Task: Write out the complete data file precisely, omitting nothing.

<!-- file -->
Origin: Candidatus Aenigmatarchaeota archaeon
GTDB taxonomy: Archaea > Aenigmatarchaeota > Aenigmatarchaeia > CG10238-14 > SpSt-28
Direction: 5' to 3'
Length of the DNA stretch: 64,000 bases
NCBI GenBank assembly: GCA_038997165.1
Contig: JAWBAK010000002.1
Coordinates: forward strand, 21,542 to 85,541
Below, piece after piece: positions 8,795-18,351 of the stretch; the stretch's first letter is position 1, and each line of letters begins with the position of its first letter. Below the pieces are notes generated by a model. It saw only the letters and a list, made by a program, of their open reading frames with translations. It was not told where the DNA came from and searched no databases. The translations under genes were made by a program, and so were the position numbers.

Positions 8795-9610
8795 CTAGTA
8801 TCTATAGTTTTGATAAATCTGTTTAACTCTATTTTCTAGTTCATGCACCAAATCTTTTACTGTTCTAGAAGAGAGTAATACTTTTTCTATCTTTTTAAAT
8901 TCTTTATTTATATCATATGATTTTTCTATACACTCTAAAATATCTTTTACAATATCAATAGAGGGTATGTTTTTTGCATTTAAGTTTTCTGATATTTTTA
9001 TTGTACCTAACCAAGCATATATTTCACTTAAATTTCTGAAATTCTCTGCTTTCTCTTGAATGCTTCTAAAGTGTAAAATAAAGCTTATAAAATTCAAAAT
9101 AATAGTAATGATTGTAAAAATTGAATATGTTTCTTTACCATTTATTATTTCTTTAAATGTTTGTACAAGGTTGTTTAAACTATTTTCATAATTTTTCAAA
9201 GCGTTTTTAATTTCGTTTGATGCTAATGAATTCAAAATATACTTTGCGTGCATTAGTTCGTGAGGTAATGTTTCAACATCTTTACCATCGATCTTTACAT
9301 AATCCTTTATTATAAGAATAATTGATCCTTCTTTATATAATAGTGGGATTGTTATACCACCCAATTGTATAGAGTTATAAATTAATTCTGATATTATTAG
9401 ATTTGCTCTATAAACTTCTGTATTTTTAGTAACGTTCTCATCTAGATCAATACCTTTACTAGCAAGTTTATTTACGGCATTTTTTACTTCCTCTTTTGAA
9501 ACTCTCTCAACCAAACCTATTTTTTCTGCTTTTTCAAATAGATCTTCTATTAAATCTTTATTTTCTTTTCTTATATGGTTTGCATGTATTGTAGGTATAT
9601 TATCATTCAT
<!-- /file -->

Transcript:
Origin: Candidatus Aenigmatarchaeota archaeon
GTDB taxonomy: Archaea > Aenigmatarchaeota > Aenigmatarchaeia > CG10238-14 > SpSt-28
Direction: 5' to 3'
Length of the DNA stretch: 64,000 bases
NCBI GenBank assembly: GCA_038997165.1
Contig: JAWBAK010000002.1
Coordinates: forward strand, 21,542 to 85,541
Below, piece after piece: positions 8,795-18,351 of the stretch; the stretch's first letter is position 1, and each line of letters begins with the position of its first letter. Below the pieces are notes generated by a model. It saw only the letters and a list, made by a program, of their open reading frames with translations. It was not told where the DNA came from and searched no databases. The translations under genes were made by a program, and so were the position numbers.

Positions 8795-9610
8795 CTAGTA
8801 TCTATAGTTTTGATAAATCTGTTTAACTCTATTTTCTAGTTCATGCACCAAATCTTTTACTGTTCTAGAAGAGAGTAATACTTTTTCTATCTTTTTAAAT
8901 TCTTTATTTATATCATATGATTTTTCTATACACTCTAAAATATCTTTTACAATATCAATAGAGGGTATGTTTTTTGCATTTAAGTTTTCTGATATTTTTA
9001 TTGTACCTAACCAAGCATATATTTCACTTAAATTTCTGAAATTCTCTGCTTTCTCTTGAATGCTTCTAAAGTGTAAAATAAAGCTTATAAAATTCAAAAT
9101 AATAGTAATGATTGTAAAAATTGAATATGTTTCTTTACCATTTATTATTTCTTTAAATGTTTGTACAAGGTTGTTTAAACTATTTTCATAATTTTTCAAA
9201 GCGTTTTTAATTTCGTTTGATGCTAATGAATTCAAAATATACTTTGCGTGCATTAGTTCGTGAGGTAATGTTTCAACATCTTTACCATCGATCTTTACAT
9301 AATCCTTTATTATAAGAATAATTGATCCTTCTTTATATAATAGTGGGATTGTTATACCACCCAATTGTATAGAGTTATAAATTAATTCTGATATTATTAG
9401 ATTTGCTCTATAAACTTCTGTATTTTTAGTAACGTTCTCATCTAGATCAATACCTTTACTAGCAAGTTTATTTACGGCATTTTTTACTTCCTCTTTTGAA
9501 ACTCTCTCAACCAAACCTATTTTTTCTGCTTTTTCAAATAGATCTTCTATTAAATCTTTATTTTCTTTTCTTATATGGTTTGCATGTATTGTAGGTATAT
9601 TATCATTCAT